The factual allegations of the instant petition and the inferences reasonably drawable therefrom contain all of these essentials. The petition alleged that defendant's representations, directly to the rent director and indirectly to plaintiff through his copy of the certificate, were knowingly false, fraudulent and malicious; that they were made for the purpose of causing plaintiff to vacate; that defendant made similar misrepresentations orally to plaintiff and had demanded that plaintiff vacate; that plaintiff believed that defendant was in good faith; that plaintiff had no knowledge of the falsity of the representations; that in reliance upon the misrepresentations plaintiff did vacate; and that plaintiff sustained damages as a result thereof.
Both the materiality of the misrepresentations and plaintiff's right to rely thereon are obvious. "The misrepresentation of the defendant's proposed use of the plaintiff's tenement was a misrepresentation of a material fact." Kilroy v. Barron, (Mass.) 95 N.E.2d 190. The tenant is "justified in relying upon the representations of the landlord reenforced by the Certificate Relating to Eviction, and as an obedient citizen, seeking other quarters and taking them when he can find them, notwithstanding the expense involved." Bernofsky v. Rabinowitz, 77 N.Y.S. 2d 608.
In Teare v. Sussman, 120 Colo. 488, 210 P.2d 446, appellant's second assignment was that the misrepresentations to plaintiff were of future intention, not of past or existing facts. "As to the second objection, the representations alleged," said the court, "were not merely as to future intentions, but were false statements as to existing facts. Where a present intention, even though as to future conduct, is predicated  upon or evidenced by false statements as to existing facts, such statements, if relied on, constitute actionable fraud." This is the rule in Missouri. Thieman v. Thieman, (Mo. Sup.) 218 S.W.2d 580.
A defendant's false representation need not be the sole inducing cause. It is sufficient that it be one of the factors influencing the plaintiff's action. Jeck v. O'Meara, 343 Mo. 559, 122 S.W.2d 897; Ralston Purina Co. v. Swann, (Mo. App.) 161 S.W.2d 39.
The instant petition shows that defendant made the same misrepresentations to the rent director and to plaintiff, both directly and indirectly. A tenant induced to vacate by a landlord's false representations to the rent director has an action for fraud and deceit. Reid v. Brown, 24 N.J. Misc. 350, 49 A.2d 311; Bernofsky v. Rabinowitz, 77 N.Y.S. 2d 608; Alabiso v. Schuster, 273 A.D. 655, 80 N.Y.S. 2d 314; Nyulassie v. Mozer, 85 Cal.App.2d 827, 193 P.2d 167. (Contra, Rosenbluth v. Sackadorf, 298 N.Y. 761, 83 N.E.2d 158.)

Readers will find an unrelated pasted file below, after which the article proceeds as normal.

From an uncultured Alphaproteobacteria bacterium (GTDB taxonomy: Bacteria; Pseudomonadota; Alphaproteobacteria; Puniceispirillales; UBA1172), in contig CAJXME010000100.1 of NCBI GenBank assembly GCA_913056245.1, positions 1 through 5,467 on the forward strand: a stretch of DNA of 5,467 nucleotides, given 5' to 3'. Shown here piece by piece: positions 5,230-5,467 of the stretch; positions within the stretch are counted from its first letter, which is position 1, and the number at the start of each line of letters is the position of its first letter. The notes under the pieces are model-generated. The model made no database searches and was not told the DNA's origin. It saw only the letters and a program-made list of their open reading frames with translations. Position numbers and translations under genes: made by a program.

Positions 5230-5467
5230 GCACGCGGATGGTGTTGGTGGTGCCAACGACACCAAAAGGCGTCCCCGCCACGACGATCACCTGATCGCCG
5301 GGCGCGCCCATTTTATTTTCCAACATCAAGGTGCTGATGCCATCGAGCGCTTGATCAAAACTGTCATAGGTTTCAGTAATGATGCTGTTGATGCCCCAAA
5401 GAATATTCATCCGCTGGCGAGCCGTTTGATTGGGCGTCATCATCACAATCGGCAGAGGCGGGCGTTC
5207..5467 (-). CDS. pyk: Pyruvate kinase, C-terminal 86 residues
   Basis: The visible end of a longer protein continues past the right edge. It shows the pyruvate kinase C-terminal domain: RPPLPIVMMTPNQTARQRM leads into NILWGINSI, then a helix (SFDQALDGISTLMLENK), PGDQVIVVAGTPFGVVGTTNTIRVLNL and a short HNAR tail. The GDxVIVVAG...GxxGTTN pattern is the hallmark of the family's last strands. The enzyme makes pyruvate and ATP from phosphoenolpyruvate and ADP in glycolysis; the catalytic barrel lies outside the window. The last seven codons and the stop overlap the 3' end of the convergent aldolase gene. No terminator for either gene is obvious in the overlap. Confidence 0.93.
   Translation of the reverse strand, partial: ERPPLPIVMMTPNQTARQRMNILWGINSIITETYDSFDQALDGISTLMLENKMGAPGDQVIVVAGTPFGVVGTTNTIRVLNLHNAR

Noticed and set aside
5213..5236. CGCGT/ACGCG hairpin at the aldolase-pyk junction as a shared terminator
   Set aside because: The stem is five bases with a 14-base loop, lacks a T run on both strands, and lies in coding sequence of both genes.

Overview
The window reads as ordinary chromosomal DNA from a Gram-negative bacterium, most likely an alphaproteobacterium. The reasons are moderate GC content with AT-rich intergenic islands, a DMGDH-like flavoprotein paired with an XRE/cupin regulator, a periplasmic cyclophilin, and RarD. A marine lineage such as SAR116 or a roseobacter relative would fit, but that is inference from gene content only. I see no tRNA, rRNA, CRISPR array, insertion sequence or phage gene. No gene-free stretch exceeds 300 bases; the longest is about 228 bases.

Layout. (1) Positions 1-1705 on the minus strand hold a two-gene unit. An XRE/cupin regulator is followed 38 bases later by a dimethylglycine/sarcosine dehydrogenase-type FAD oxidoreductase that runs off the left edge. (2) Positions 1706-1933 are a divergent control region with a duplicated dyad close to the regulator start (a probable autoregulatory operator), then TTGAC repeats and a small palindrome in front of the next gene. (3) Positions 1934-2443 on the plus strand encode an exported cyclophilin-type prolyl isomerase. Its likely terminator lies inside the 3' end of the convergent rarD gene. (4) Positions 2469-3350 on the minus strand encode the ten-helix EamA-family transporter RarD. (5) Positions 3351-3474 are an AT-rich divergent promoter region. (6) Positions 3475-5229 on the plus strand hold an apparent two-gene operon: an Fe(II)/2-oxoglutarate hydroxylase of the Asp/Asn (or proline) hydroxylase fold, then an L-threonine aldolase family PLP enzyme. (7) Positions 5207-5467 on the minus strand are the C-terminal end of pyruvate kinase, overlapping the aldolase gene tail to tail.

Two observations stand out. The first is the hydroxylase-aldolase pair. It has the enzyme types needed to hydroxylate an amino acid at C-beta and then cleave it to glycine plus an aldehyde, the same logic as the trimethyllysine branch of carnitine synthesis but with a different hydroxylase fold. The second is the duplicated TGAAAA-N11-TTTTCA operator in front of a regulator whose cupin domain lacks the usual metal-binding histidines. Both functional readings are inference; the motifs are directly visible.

So, too, has a tenant induced to vacate by false representations as to intended use made solely to the tenant by the landlord. (Contra, Ferguson v. Buddenberg, 87 Ohio App. 326, 94 N.E.2d 568.) In the following cases, the landlord did not procure the issuance of the certificate and his representations as to intended use were made in his written notice to vacate. Behrendt v. Rassmussen, supra; Kilroy v. Barron, supra; Berenson v. Mahler, (Mass.) 93 N.E.2d 740; Trepanier v. Hujber, 134 Conn. 24, 54 A.2d 275. In Gabriel v. Borowy, supra, the misrepresentations were made, apparently, in the landlord's "action of eviction."
This petition involves no challenge to the validity of the rent director's certificate. As in Alabiso v. Schuster, supra: "In this action, the plaintiff does not seek to set aside the certificate. He recognizes its finality. * * * The fraud is essentially in the deceitful method employed to obtain the certificate and in its use." See Teare v. Sussman, supra. A misrepresentation may be made by conduct calculated to mislead and to fraudulently obtain an undue advantage. Jones v. West Side Buick Auto Co., 231 Mo. App. 187, 93 S.W.2d 1083.
In Teare v. Sussman, supra, the misrepresentations were made only to the plaintiff, no certificate was issued, no notice to quit was given and no eviction proceedings were filed. Said the court: "It is not required that plaintiff act from compulsion but only from inducement of the false representations. It was not necessary * * * that the court also be defrauded into issuing a writ or that the Office of Price Administration be defrauded into authorizing eviction. Such action by the court or of the Office of Price Administration, if procured, would be relevant * * * only as evidence of further, but not necessary, steps in the scheme to defraud."
While defendant did not brief the point, he suggested in his oral argument that plaintiff had waived his rights by failing to appeal from the rent director's decision. "One who has been injured by fraud always has the right to accept the situation created by the fraud and seek to recover damages." Branner v. Klaber, 330 Mo. 306, 49 S.W.2d 169.
As said in Alabiso v. Schuster, supra: "Whether this plaintiff will be able to prove his allegations and what his damages may be do not here concern us. We are only saying that the complaint states a cause of action."
We hold that the instant petition states a claim upon which relief may be granted. Accordingly, the judgment is reversed and the cause is remanded. Van Osdol and Coil, CC., concur.
The foregoing opinion by LOZIER, C., is adopted as the opinion of the court. All the judges concur.